The Chanhassen-based fitness giant Life Time Inc. has sued its insurance company for $130 million for allegedly failing to cover losses tied to the COVID-19 pandemic and the government-ordered business shutdowns that followed.

The lawsuit against Zurich American Insurance Co. said Life Time bought the insurance policy in December 2019 and had sufficient coverage for business-interruption losses related to communicable diseases.

Life Time said in the complaint that it filed an insurance claim after losing more than $200 million due to COVID-19 business shutdowns that affected 150 fitness locations.

While Life Time expected to receive many millions in insurance relief, it was offered just $1 million from the Illinois-based Zurich, according to the lawsuit filed Aug. 19 in Hennepin County District Court.

The complaint goes on to say Life Time bought an Edge Global policy with limits up to $350 million to ensure it had ample coverage for all of its locations. The policy included special coverage limits for “interruption by communicable disease,” the lawsuit said.

“But when governmental suspension orders began to be issued in states and locales around the country [due to COVID-19], Zurich denied coverage for the full amount of Life Time’s mounting losses, offering just $1,000,000 in [total] coverage to Life Time, a measly quarter of 1% (0.28%) of the 2020 Zurich Policy’s overall limit.”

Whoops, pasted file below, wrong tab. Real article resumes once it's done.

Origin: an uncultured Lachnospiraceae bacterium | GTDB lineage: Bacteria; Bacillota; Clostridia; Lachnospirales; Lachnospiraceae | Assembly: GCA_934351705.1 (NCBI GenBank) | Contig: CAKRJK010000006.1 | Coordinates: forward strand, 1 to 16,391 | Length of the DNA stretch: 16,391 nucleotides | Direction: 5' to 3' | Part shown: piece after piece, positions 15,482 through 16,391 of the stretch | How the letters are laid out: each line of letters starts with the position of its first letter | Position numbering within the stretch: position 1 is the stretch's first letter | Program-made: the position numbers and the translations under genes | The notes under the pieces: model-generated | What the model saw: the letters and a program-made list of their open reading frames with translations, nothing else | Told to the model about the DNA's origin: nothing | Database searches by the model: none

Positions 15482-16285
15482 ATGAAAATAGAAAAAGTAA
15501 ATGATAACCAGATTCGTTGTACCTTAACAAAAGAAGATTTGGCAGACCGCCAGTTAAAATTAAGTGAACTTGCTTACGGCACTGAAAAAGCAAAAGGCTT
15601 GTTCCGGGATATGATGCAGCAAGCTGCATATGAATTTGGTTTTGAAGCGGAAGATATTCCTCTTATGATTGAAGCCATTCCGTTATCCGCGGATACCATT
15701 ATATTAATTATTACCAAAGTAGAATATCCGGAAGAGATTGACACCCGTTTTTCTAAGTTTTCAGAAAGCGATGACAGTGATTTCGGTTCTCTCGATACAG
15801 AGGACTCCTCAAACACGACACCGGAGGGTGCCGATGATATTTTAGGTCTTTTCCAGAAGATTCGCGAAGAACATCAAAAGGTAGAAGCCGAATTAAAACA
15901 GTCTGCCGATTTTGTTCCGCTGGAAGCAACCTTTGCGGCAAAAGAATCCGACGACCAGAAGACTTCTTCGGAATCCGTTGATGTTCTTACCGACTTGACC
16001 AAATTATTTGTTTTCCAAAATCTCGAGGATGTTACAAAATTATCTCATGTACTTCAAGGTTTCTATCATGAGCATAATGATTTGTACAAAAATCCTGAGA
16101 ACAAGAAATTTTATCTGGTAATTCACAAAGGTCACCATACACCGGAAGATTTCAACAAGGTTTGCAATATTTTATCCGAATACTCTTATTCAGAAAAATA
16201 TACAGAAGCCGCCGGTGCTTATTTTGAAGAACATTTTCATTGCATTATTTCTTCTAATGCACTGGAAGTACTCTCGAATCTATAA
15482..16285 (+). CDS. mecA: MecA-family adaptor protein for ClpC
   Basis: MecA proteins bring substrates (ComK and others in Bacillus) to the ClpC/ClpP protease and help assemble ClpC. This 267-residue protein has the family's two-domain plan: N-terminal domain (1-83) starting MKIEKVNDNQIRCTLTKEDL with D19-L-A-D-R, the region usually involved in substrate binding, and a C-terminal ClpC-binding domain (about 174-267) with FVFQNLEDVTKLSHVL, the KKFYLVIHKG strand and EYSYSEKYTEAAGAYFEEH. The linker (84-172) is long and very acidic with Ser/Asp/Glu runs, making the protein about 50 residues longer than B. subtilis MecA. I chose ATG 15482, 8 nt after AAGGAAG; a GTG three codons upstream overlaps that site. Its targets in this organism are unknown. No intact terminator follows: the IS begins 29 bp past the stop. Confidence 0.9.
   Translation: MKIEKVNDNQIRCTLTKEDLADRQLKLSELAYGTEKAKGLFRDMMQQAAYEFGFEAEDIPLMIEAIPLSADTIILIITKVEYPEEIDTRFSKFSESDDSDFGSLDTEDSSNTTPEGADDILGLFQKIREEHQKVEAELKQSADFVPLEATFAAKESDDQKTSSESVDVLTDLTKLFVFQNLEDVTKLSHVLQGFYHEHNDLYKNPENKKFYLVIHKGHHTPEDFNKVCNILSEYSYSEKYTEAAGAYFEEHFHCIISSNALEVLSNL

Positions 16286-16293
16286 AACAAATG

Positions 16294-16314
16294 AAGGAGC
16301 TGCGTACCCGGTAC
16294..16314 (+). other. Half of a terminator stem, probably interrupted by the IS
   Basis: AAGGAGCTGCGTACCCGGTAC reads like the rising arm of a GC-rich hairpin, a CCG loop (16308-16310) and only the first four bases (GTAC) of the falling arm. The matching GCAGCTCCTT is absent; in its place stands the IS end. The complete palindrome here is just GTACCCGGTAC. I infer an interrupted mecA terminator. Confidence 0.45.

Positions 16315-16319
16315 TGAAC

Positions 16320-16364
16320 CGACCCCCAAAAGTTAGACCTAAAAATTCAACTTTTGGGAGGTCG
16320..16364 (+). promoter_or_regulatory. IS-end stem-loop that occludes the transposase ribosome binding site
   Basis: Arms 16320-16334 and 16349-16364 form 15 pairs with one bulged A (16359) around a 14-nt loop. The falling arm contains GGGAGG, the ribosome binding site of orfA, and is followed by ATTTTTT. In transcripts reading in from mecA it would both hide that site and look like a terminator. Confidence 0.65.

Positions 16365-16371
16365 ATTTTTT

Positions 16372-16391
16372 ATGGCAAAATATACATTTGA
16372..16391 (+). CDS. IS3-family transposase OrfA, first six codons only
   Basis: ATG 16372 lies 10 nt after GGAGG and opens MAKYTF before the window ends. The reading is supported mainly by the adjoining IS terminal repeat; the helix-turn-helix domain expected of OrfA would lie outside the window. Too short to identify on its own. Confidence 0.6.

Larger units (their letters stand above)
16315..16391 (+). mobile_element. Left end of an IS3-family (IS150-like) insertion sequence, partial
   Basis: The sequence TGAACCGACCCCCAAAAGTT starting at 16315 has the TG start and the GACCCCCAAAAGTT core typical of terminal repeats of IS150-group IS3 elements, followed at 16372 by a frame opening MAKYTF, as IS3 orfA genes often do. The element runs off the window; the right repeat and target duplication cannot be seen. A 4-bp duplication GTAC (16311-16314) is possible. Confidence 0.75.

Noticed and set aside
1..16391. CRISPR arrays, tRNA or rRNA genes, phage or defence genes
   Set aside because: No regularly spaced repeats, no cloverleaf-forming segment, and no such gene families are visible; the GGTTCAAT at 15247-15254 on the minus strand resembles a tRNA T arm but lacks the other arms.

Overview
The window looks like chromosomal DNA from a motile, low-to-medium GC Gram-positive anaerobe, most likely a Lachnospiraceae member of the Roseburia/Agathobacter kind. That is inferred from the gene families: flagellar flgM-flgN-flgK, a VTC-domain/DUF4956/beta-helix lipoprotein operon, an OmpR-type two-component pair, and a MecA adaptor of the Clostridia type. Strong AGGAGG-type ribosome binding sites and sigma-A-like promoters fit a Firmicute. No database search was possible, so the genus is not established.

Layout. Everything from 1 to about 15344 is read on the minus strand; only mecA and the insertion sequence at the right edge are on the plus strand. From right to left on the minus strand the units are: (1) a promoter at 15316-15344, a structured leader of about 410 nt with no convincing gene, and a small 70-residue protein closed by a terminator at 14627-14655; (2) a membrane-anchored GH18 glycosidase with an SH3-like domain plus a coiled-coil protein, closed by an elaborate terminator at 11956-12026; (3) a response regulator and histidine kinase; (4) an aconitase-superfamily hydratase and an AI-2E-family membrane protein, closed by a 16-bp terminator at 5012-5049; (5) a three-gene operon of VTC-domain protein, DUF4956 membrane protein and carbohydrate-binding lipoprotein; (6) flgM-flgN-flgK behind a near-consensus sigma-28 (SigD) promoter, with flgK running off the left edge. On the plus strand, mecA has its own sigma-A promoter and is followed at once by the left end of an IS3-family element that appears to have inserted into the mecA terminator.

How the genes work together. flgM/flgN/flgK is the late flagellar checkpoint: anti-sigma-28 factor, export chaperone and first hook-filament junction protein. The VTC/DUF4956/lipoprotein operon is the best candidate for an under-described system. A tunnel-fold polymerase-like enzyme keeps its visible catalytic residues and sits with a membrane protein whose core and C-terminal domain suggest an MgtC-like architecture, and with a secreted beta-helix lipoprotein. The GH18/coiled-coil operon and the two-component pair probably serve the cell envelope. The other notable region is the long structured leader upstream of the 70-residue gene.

Life Time officials argue that the policy should be covering $1 million per insured location, not $1 million in aggregate as Zurich officials contend.

A spokeswoman at Zurich said the insurer does not comment on ongoing litigation.

A Life Time spokeswoman similarly declined to comment.

According to the lawsuit, Life Time is demanding $130 million in damages for breach of contract. It also wants a court declaration of its rights and of Zurich’s responsibilities.

The lawsuit is just one of many expected in the coming months as companies wrestle with business interruptions and losses due to the pandemic as well as liability issues stemming from illnesses and deaths.

Zurich is not alone in facing litigation over coverage disputes amid the pandemic. Other insurers such as Chubb and Hartford were sued this summer by restaurant policyholders whose COVID-19 claims for business losses were denied.

Some companies such as Hartford and Travelers recently issued policy statements clarifying that their business-interruption insurance is largely meant to help cover losses stemming from direct physical damage to a property.

In New York, Massachusetts, New Jersey and Ohio, COVID-19 losses from mandatory government shutdowns are being dealt with via legislative proposals that aim to make insurers cover COVID-19 related business-interruption claims.

Months ago, the Minnesota Department of Commerce warned businesses to read their insurance policies carefully. It noted that some policies specifically exclude losses due to viruses or the fear of a virus. Other policies state that any business-interruption loss must be tied to a physical loss of an insured property.

Still other policies don’t address how insurers will deal with losses stemming from government orders to close businesses.

Minnesotans wrestling with questions about business-interruption insurance can contact the Commerce Department’s Consumer Services Center at 651-539-1600 or submit concerns online.